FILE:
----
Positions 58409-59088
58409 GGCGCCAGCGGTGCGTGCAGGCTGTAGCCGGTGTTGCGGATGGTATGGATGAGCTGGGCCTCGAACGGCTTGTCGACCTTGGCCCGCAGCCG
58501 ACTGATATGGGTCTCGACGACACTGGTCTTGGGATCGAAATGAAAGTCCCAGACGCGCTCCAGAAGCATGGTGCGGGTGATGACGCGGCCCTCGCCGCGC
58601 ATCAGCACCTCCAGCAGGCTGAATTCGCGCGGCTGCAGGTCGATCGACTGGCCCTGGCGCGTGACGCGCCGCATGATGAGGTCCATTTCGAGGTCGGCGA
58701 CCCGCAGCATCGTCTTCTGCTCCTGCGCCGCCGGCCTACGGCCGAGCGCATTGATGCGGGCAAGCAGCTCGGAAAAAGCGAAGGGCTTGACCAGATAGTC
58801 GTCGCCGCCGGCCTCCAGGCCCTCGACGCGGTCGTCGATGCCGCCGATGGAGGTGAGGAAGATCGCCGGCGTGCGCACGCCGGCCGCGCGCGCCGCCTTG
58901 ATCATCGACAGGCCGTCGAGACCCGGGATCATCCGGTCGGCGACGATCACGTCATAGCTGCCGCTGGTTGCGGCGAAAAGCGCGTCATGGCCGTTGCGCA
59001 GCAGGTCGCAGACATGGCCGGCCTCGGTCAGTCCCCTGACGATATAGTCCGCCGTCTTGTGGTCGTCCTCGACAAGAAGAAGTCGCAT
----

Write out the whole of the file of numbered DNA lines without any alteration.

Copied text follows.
Positions 58409-59088
58409 GGCGCCAGCGGTGCGTGCAGGCTGTAGCCGGTGTTGCGGATGGTATGGATGAGCTGGGCCTCGAACGGCTTGTCGACCTTGGCCCGCAGCCG
58501 ACTGATATGGGTCTCGACGACACTGGTCTTGGGATCGAAATGAAAGTCCCAGACGCGCTCCAGAAGCATGGTGCGGGTGATGACGCGGCCCTCGCCGCGC
58601 ATCAGCACCTCCAGCAGGCTGAATTCGCGCGGCTGCAGGTCGATCGACTGGCCCTGGCGCGTGACGCGCCGCATGATGAGGTCCATTTCGAGGTCGGCGA
58701 CCCGCAGCATCGTCTTCTGCTCCTGCGCCGCCGGCCTACGGCCGAGCGCATTGATGCGGGCAAGCAGCTCGGAAAAAGCGAAGGGCTTGACCAGATAGTC
58801 GTCGCCGCCGGCCTCCAGGCCCTCGACGCGGTCGTCGATGCCGCCGATGGAGGTGAGGAAGATCGCCGGCGTGCGCACGCCGGCCGCGCGCGCCGCCTTG
58901 ATCATCGACAGGCCGTCGAGACCCGGGATCATCCGGTCGGCGACGATCACGTCATAGCTGCCGCTGGTTGCGGCGAAAAGCGCGTCATGGCCGTTGCGCA
59001 GCAGGTCGCAGACATGGCCGGCCTCGGTCAGTCCCCTGACGATATAGTCCGCCGTCTTGTGGTCGTCCTCGACAAGAAGAAGTCGCAT